Narrow Focus vs Open Focus

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Narrow Focus vs Open Focus

Post by Thisisit63 » Fri Jun 14, 2019 12:07 am

This post is one of the most important posts I have done in other forums, wanted to share my findings

All my life I have done what is called Narrow Focus meditation in scientific papers. It is the popular attention based meditation in an object, for example a Mantra. It can be applied to meditations following the breath on the nostril or the mid section, its rise and fall and its sensations. In mindfulness we also observe Body, Feelings, Mind contents and Dhammas as described in the Sattipathana Sutta. All of these are based on focusing on a passing object, and letting it go. You know the drill.

A way to categorize this is naming it Narrow Focus.

One of my hobbies is exercise, one of my strategies is to understand that any approach to exercise has an opposite approach as well, both beneficial.For example: when I lift weights with high resistance I benefit because of its anaerobic muscle building and strength benefit. Its complement is low resistance high speed Cardio which benefits circulation and heart. You need both to balance your body.

Narrow Focus is one approach, Open Focus is different. It is Pure Awareness of the space before you, periphery, up (e.g. sky) and bottom. Its observing the Totality without focusing on any object. In Dzogchen the sky meditation is a good example, in Soto Zen is facing a wall that creates a Ganzfield which has been attributed to let the mind rest since it nothing new is being presented. I have used Flotation Tanks where I am totally weightless in darkness, you become disembodied very quickly and merge into the Totality. It is a state of Deep Rest. No external distractions.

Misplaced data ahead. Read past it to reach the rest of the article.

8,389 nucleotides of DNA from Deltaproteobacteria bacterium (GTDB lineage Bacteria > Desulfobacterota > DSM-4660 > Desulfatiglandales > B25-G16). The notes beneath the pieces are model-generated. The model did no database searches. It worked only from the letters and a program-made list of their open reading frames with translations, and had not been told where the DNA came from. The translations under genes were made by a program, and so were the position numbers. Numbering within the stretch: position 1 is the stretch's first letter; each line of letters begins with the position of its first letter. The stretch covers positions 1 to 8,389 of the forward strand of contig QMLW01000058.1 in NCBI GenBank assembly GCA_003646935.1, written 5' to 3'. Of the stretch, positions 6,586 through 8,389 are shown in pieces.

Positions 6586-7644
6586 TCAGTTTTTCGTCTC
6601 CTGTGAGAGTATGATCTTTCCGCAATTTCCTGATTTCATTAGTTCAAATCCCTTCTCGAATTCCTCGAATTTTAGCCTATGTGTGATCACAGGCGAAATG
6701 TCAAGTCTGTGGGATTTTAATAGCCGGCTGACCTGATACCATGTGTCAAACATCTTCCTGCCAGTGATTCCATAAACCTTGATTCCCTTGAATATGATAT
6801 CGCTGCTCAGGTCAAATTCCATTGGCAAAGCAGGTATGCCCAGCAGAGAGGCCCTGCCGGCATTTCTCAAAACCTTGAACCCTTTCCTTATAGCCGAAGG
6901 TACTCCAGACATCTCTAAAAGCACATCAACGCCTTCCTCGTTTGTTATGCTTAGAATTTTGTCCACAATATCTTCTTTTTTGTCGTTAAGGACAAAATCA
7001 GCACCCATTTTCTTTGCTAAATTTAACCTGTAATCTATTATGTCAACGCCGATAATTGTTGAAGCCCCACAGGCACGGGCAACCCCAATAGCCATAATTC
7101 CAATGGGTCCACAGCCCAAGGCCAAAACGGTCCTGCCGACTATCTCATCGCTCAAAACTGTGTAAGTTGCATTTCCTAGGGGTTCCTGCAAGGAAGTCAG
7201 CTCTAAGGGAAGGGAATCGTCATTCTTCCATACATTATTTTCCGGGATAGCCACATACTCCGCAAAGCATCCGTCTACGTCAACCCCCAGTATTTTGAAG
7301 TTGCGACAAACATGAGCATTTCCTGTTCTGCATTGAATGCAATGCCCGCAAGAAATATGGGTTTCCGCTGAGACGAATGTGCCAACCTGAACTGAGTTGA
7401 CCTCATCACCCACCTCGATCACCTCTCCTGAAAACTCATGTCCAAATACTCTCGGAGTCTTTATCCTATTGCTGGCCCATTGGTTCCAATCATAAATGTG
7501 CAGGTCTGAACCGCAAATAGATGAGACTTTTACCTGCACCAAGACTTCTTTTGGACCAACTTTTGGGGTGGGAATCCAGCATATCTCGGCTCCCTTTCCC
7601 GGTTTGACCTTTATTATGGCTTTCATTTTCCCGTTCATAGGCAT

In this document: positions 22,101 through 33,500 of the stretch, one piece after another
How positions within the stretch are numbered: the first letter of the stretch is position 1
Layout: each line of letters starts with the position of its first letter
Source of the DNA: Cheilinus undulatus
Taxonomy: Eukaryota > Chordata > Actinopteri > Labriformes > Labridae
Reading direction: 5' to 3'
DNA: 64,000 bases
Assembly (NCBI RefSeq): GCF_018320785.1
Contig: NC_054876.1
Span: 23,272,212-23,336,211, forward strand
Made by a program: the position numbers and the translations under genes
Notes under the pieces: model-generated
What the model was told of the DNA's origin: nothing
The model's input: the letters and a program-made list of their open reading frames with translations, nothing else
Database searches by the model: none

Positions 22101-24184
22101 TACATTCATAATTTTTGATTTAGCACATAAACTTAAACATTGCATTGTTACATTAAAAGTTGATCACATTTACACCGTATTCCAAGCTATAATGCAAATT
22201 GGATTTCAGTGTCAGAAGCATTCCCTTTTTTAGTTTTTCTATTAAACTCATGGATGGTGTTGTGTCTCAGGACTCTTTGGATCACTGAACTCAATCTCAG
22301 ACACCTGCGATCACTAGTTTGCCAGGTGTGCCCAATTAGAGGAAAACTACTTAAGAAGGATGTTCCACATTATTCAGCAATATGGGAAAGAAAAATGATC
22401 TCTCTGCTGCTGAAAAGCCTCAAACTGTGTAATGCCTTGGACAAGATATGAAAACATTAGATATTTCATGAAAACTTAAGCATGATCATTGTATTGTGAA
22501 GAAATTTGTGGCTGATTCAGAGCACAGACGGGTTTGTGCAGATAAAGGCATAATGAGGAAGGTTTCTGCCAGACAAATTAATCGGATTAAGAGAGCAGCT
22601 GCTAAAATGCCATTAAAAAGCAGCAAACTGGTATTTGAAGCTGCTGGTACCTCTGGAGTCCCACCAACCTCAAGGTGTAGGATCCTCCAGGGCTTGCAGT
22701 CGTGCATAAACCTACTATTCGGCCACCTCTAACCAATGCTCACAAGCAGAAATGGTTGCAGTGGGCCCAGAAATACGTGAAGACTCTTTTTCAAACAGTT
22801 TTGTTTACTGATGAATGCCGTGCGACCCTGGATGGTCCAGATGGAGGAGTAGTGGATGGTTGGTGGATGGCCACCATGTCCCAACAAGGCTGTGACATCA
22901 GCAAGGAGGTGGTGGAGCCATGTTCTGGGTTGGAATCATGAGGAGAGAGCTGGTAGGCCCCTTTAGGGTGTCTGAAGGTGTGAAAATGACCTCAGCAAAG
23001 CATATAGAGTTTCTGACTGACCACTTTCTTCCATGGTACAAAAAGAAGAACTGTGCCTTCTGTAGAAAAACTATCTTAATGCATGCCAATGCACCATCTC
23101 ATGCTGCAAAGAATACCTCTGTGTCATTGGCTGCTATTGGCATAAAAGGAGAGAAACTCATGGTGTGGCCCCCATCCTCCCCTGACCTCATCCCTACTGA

Have you noticed when you have been intensively focueds on work and stressed out that you need a break. Well this frees you from Narrow Focus and solved byo Open Focus, usually achieved by a leisurely walk outside. Well, this can be a very good complimentary practice to Narrow Focus meditation, and as mentioned Dzogchen and Soto Zen have these additional practices. You let go of the breath and widen your field. I have found that Qi Gong is a wonderful practice to be aware of the space before you.

I experienced that Open Focus brings extraordinary clarity to my open surroundings, I treasure my dog walks 1 hour before sunset where the sun rays are strong in a low angle that brings astounding luminosity to objects, even watching the passing traffic in the road.Lawn sprinklers have their own surprising beauty. The wind rocking the trees, the sun rays bouncing off house rooftops, glistening bushes and flowers, its all there for free, every day !

I have found that Open Focus improves the non-grasping nature of my mind, everything JUST IS, without any opinion of my part, even its beauty is there following by more of beauty, truly enjoying the moment. And letting go of the beauty, it is there all by itself, no need to label it.

I believe we need Narrow Focus to improve your insight and grounding, the breath is a wonderful vehicle to take you there. It also helps my everyday life in work and relationships. You need to pay attention, specifically, to the many important things you need to do every day. Do it with precision and completeness Then you need Open Focus to understand the Totality and how "you" fit in it, As time goes on there is less of "you" and more of IT.

I hope I have raised your interest, if you want to know more do a Youtube on Open Focus by a scientist call Les Fehmi. He has a book called like this but did not find anything new there. There are a training out of Princeton University of many techniques to improve Open Focus skills.

Narrow Focus vs Open Focus is just one way to look at all this, it is just a categorization so we can communicate one of the many ways to approach our practice.

I hope this helps, So what do you think about all this ?

We will all benefit if any of you have found Open Focus in other traditions.

Thank you

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